Speed, jumps, drops, and the occasional collision—that’s the essence behind boardercross (also referred to as snowboard cross), a team sport that pits four to six snowboarders against one another as they navigate their way through a fast, narrow course all with the same goal: to be the first to pass the finish line.
You’ll see boardercross at the upcoming 2014 Winter Olympics in Sochi—here’s what you need to know about the sport.
Born in Whistler, British Columbia
In the early ‘90s, American snowboard filmmaker Greg Stump was making a series, “Greg Stump’s World of Extremes.” While filming an extreme ski contest on Blackcomb Mountain in Whistler, BC, Greg and his partner, Steven Rechtschaffner, were stumped on what to cover for the final episode of the series. They decided to build a motorcross-style course in the snow, and spent the night shaping the course with a snow cat.
And so, on a spring day in 1991, boardercross was born. The jist: send seven snowboarders down the makeshift course and see who would come out first.
Let the Competition Begin
The X Games is the Big Kahuna of extreme sports competition, and boardercross was part of the first Winter X Games in 1997. In fact, it was the longest running Winter X‑Games event until it was cut from the roster in 2013, a “business decision” that was supposedly made due to the waning popularity of the sport.
On the Olympics side, boardercross is still going strong (though it is called snowboard cross in the Olympics). It made its debut in the 2006 Winter Olympics.
Every boardercross course is a little different. They all slope downhill and are usually quite narrow. Since multiple riders (usually four) compete at a time, the narrowness of the course means getting competitive with your opponents to get–and stay–in the lead.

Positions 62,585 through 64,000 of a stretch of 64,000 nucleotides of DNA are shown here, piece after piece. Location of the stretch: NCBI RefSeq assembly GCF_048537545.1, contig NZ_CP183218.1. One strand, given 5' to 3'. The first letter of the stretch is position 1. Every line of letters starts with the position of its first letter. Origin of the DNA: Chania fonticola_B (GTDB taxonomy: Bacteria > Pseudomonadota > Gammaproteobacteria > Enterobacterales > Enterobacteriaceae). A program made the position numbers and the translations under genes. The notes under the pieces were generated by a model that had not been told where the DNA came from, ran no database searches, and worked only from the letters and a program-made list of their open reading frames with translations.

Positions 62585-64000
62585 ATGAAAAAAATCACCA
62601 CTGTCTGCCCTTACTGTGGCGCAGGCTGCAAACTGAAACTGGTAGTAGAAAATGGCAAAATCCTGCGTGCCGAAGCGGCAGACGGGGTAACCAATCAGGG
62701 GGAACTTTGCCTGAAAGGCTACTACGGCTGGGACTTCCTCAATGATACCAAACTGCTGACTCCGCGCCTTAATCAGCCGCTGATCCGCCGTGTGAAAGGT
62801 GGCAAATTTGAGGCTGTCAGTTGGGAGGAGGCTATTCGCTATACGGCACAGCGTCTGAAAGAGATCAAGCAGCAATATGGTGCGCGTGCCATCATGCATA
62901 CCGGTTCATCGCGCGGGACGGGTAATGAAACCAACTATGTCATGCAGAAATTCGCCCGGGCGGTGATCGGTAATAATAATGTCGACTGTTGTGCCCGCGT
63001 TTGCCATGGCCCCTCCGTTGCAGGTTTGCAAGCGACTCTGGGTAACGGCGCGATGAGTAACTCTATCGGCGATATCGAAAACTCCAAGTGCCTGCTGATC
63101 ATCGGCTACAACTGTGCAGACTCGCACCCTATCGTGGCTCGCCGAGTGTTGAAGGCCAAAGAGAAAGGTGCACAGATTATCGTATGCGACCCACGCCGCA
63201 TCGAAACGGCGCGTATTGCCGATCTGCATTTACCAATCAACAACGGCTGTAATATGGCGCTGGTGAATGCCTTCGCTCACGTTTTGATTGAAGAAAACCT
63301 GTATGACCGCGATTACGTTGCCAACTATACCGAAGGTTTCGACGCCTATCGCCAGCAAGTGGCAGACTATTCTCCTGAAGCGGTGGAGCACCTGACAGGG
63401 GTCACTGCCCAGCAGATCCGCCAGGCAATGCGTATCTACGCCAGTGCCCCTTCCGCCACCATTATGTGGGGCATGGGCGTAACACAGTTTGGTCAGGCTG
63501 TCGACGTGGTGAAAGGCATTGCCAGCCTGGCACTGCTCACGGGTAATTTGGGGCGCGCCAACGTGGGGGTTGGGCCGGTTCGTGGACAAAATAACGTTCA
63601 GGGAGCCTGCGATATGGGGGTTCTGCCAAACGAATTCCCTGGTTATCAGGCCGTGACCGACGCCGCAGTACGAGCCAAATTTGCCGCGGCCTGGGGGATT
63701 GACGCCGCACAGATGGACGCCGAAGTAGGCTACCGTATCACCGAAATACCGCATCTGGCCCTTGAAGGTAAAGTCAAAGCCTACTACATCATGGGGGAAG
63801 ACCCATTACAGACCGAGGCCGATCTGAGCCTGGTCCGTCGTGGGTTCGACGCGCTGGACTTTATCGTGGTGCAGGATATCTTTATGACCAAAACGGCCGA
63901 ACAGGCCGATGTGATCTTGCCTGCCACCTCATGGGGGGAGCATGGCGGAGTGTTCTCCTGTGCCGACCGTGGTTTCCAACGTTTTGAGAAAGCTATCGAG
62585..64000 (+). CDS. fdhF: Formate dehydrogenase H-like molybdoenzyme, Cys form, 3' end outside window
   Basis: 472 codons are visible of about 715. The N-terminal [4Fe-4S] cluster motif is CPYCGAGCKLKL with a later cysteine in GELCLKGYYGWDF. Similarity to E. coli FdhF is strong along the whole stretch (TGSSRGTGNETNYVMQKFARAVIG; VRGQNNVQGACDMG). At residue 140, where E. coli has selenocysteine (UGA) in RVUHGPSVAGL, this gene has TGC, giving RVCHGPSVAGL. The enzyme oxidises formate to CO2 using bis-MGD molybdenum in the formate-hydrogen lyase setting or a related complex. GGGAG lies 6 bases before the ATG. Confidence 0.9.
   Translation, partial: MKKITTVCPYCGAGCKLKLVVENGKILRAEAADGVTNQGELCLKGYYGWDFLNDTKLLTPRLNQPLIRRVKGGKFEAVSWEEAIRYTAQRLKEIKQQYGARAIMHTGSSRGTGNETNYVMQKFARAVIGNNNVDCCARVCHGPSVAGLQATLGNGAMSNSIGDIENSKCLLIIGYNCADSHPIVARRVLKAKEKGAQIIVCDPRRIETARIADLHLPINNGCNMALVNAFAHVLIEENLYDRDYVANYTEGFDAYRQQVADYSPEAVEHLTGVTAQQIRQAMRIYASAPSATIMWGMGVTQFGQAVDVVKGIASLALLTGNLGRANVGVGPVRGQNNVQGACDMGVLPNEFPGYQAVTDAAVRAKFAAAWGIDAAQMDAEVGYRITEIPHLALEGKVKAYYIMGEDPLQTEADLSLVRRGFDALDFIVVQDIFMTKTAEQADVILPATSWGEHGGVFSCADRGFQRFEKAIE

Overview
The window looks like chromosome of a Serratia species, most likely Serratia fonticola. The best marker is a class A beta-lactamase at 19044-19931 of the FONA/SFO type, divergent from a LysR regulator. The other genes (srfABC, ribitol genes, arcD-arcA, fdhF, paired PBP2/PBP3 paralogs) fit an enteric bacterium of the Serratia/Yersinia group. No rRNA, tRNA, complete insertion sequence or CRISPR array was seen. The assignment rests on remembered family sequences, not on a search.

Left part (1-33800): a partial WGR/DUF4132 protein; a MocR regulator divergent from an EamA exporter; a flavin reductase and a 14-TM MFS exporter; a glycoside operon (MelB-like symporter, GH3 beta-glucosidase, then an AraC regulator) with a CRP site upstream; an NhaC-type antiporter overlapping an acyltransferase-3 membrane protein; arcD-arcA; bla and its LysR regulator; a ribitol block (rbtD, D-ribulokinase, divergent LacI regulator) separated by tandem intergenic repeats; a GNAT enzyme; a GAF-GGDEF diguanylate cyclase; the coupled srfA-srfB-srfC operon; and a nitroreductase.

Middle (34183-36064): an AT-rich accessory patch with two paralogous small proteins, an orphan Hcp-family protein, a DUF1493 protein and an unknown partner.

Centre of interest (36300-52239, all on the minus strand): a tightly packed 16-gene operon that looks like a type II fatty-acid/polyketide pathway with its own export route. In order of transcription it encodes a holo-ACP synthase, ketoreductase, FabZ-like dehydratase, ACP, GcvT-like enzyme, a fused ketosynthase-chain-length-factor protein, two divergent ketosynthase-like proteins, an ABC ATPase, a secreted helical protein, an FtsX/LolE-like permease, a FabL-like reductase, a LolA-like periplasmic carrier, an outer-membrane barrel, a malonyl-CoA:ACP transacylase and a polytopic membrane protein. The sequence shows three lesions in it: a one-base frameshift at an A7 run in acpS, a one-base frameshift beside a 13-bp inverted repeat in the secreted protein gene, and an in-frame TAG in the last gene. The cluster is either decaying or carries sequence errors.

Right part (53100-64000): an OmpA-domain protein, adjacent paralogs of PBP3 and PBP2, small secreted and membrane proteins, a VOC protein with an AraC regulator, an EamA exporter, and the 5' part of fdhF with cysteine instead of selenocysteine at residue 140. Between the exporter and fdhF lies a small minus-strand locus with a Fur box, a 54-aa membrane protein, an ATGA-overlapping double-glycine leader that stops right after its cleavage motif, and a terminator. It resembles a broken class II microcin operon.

Courses include several features—steeps, flats, drops, berms, gap jumps, and so forth. Riders need to stay in control while navigating these obstacles, without losing any speed.
What You Need
The main piece of equipment needed for boardercross is, of course, a snowboard. The best boards for the sport are typically a little larger and heavier than your everyday freestyle board. You’ll want something with a relatively stiff flex that is fast and responsive. Grab a full-face helmet (it can be a contact sport, after all), some tighter outwear (perhaps less stylish than traditionally baggier snowboard garb, but it helps minimize wind drag) and perhaps some protective gear to wear underneath your outerwear.
Oh Yes—You’ll Also Need Skills
Boardercross is a lot of fun—the course is built for speed, and the ups, downs and turns can feel a little bit like a roller coaster ride. If you consider yourself a skilled snowboarder who likes going high speeds and can straight-air 15 foot jumps, you’ll probably have quite a good time playing around on a course.
But it’s a whole different ballgame when you add a few other competitors to the course. Normally snowboarding isn’t done with other riders immediately beside you, so the feeling is a little unnatural at first. Crashes at high speeds and collisions are part of the sport. Impeccable control on the board is an absolute must.
Who to Watch For
There are strong athletes from several countries in boardercross, making it an especially exciting sport to watch. USA’s Scott Wescott has claimed gold in the men’s snowboard cross in both the 2006 and 2010 Winter Olympics, and he will definitely be one to watch in Sochi. Canada, France and Switzerland are also quite competitive—Maëlle Ricker of Canada places first in the women’s snowboard cross in 2010 (on her home mountain, Whistler) and will be competing once more in Sochi.
Boardercross is a fantastic sport for spectators, so be sure to check out the races in the 2014 Winter Olympic Games!